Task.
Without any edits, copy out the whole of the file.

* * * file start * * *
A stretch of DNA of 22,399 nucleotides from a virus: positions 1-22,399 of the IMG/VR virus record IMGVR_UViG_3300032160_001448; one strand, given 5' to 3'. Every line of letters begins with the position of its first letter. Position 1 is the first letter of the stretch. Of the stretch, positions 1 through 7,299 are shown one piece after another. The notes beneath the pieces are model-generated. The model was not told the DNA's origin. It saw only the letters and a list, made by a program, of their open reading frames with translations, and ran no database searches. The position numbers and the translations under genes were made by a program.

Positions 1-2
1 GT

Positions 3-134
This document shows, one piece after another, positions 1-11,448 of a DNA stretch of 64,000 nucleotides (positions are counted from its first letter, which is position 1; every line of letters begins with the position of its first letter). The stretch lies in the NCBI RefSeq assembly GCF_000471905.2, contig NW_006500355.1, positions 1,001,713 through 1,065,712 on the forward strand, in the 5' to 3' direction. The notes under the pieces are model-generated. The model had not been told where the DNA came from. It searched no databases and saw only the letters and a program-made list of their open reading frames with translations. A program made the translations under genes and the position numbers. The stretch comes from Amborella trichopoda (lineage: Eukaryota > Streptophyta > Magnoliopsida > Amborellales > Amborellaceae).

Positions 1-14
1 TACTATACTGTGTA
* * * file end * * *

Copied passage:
A stretch of DNA of 22,399 nucleotides from a virus: positions 1-22,399 of the IMG/VR virus record IMGVR_UViG_3300032160_001448; one strand, given 5' to 3'. Every line of letters begins with the position of its first letter. Position 1 is the first letter of the stretch. Of the stretch, positions 1 through 7,299 are shown one piece after another. The notes beneath the pieces are model-generated. The model was not told the DNA's origin. It saw only the letters and a list, made by a program, of their open reading frames with translations, and ran no database searches. The position numbers and the translations under genes were made by a program.

Positions 1-2
1 GT

Positions 3-134
This document shows, one piece after another, positions 1-11,448 of a DNA stretch of 64,000 nucleotides (positions are counted from its first letter, which is position 1; every line of letters begins with the position of its first letter). The stretch lies in the NCBI RefSeq assembly GCF_000471905.2, contig NW_006500355.1, positions 1,001,713 through 1,065,712 on the forward strand, in the 5' to 3' direction. The notes under the pieces are model-generated. The model had not been told where the DNA came from. It searched no databases and saw only the letters and a program-made list of their open reading frames with translations. A program made the translations under genes and the position numbers. The stretch comes from Amborella trichopoda (lineage: Eukaryota > Streptophyta > Magnoliopsida > Amborellales > Amborellaceae).

Positions 1-14
1 TACTATACTGTGTA